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F-22 Raptor Photographed With New Stealthy External Fuel Tanks

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F-22 stealth tanks
The F-22 spotted with the possible new Low Drag Tanks and Pylons and the IRST pods. (Photo: @Task_Force23)

The new fuel tanks are part of a package of upgrades announced in 2022.

Two years after the upgrades were announced, we might have the first glimpse of the new stealthy external fuel tanks being developed for the F-22 Raptor. The photo, posted by @Task_Force23 on X, was captured near the Mojave Air and Space Port and shows the Raptor with two fuel tanks, whose shape is reminiscent of the one shown in 2022, and the two pods which house an InfraRed Search and Track (IRST) system.

The new tanks are officially known as Low Drag Tank and Pylon (LDTP) and designed to be stealthier and more aerodynamically efficient than the current 600-gallon fuel tanks. In the FY2023 budget request, the Air Force mentioned that the F-22 LDTPs are advanced technological designs providing increased persistence and range while maintaining lethality and survivability, critical to future mission execution and to maintaining Air Superiority.

The low drag tanks are intended to reduce drag, facilitate supersonic flight with external tanks and extend the range of the F-22. The pylons are equipped with smart rack pneumatic technology to accurately control ejection performance and smooth wind swept surface for minimum drag without store.

A Raptor prototype jettisons the standard fuel tanks (Image credit: Lockheed Martin)

The FY2025 budget re quest documents say that wind tunnel and ground testing of the new drop tanks was completed last year, with flight testing planned in early 2024. The documents also state that the full certification is planned for 2025 and delivery to operational squadrons is expected the next year.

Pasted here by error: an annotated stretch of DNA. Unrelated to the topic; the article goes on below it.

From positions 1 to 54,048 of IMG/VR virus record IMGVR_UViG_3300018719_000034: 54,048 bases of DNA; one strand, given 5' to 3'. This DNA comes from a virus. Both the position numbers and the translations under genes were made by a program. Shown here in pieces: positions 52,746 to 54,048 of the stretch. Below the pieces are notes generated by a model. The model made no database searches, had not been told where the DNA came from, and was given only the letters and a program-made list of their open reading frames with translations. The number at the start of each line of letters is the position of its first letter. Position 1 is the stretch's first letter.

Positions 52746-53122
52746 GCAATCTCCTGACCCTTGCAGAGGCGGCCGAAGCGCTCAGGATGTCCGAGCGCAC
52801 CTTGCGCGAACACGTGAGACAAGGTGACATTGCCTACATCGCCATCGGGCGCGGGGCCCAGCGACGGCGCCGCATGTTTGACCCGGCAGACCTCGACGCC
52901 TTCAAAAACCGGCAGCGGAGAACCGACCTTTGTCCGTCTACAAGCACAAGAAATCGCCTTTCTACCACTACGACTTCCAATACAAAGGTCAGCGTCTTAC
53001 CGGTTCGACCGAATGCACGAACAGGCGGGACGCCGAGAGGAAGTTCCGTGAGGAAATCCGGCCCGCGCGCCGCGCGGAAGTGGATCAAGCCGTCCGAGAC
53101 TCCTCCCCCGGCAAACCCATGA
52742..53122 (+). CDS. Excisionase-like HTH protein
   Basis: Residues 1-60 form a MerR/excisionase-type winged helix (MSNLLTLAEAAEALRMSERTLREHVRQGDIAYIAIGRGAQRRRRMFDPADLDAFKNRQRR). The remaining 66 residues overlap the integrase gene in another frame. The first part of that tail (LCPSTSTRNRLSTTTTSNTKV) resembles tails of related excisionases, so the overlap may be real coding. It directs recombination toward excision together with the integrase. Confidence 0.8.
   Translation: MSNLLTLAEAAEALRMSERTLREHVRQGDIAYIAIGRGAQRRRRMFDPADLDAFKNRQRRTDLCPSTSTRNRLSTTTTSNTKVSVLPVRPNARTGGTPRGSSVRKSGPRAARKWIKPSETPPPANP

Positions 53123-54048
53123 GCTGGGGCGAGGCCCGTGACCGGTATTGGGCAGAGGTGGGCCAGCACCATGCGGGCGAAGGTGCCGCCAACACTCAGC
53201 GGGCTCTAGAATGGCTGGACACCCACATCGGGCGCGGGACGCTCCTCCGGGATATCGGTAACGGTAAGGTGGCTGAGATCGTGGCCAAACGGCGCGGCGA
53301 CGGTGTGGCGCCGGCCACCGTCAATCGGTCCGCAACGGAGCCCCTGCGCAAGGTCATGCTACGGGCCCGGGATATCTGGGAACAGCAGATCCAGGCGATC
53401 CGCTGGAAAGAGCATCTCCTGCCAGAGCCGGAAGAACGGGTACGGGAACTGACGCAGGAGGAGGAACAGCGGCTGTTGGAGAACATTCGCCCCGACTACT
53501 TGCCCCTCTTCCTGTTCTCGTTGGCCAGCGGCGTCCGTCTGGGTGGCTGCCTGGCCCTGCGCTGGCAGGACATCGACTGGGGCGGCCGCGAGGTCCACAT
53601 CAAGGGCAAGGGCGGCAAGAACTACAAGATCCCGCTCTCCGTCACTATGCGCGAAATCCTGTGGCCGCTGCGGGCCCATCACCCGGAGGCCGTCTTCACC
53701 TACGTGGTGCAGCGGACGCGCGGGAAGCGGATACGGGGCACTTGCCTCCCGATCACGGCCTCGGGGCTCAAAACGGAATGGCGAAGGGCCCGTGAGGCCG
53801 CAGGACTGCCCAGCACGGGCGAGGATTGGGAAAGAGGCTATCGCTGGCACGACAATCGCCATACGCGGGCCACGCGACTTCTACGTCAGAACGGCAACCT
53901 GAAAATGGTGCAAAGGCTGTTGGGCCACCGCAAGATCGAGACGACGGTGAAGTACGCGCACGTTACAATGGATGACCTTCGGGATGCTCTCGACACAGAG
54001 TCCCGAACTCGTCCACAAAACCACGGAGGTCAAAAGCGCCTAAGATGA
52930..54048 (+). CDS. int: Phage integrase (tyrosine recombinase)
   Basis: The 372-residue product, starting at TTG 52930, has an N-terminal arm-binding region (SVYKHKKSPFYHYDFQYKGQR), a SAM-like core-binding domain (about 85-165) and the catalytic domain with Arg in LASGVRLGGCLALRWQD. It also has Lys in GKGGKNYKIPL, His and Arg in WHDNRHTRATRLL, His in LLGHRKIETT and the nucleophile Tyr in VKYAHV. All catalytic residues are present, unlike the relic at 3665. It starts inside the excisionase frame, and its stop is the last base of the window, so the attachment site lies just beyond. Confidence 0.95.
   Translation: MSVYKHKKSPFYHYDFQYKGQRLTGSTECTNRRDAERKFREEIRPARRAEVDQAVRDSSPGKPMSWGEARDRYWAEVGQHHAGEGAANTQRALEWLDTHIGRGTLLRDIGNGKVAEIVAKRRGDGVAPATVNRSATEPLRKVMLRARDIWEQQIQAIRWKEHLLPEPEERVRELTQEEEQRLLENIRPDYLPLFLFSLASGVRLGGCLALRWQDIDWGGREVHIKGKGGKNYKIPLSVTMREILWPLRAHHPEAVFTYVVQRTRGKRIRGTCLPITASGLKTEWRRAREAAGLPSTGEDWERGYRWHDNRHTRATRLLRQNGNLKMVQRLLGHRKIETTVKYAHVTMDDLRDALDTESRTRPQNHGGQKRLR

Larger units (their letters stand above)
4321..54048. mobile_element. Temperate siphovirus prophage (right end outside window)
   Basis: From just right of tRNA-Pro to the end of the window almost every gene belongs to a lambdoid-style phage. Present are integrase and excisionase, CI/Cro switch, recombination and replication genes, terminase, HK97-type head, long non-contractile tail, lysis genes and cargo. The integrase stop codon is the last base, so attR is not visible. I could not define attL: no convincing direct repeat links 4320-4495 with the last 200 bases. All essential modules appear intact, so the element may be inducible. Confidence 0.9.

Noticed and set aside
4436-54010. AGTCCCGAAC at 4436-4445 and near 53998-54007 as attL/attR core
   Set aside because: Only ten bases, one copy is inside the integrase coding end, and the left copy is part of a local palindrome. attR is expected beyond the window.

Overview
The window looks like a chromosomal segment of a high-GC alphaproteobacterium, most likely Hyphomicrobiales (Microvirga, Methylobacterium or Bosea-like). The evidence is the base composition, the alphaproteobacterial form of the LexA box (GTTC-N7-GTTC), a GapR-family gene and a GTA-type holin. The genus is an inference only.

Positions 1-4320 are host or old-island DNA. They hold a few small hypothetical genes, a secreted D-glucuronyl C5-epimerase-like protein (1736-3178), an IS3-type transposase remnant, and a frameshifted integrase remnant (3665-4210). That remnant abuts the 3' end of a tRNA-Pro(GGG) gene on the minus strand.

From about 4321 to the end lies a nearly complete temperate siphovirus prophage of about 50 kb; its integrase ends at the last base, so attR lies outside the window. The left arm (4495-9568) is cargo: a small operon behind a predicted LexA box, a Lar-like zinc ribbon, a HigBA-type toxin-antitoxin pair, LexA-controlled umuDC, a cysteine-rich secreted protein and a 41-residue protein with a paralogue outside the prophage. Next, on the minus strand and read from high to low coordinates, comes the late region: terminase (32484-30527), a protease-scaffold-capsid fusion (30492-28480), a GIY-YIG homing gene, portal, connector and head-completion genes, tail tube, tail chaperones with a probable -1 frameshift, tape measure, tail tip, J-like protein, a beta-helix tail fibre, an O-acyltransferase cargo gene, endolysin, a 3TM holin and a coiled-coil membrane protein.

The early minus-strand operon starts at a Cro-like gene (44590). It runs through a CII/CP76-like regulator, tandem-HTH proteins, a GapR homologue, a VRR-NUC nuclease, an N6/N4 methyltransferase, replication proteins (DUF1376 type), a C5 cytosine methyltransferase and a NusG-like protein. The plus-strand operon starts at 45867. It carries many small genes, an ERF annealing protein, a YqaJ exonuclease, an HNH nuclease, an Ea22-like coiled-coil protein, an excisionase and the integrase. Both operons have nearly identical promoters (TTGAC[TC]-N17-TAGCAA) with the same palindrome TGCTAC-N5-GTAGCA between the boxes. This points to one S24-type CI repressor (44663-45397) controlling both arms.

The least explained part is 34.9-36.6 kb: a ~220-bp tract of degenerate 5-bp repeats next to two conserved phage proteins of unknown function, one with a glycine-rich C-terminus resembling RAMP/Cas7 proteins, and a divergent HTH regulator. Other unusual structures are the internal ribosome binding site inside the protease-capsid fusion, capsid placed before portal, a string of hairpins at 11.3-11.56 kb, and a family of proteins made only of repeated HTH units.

The upgrades for the F-22

Some of the upgrades expected for the F-22 Raptor were unveiled in the Fiscal Year 23 budget request documentation and in an official artwork shared by Gen. Mark Kelly, then Commander of Air Combat Command. In the artwork we can see three Raptors loaded with new stealthy external fuel tanks, two underwing faceted pods and a new unknown air-to-air missile, but there are even more novelties in the documents, which unveils a previously undisclosed relationship between the F-22 and the development of the Next Generation Air Dominance (NGAD).

The two pods installed under the outer underwing hardpoints have already been spotted during flight testing on an F-22 at the Air Force’s Plant 42 facility in Palmdale, California, in February 2022. The latest budget documents mention an InfraRed Search and Track (IRST) sensor being developed for the F-22, which could be the sensor housed inside the two pods, although they could host also other capabilities in addition to the IRST.

The artwork showing the new pods, external fuel tanks and unknown air-to-air missile. (Photo: U.S. Air Force)

The addition on the F-22 of an IRST system like the F-35’s Electro Optical Targeting System (EOTS) would require heavy and expensive modifications to the airframe, so a podded solution seems the most reasonable possibility. The addition of an internal IRST sensor on the Raptor was also considered not possible by Lockheed Martin some years ago.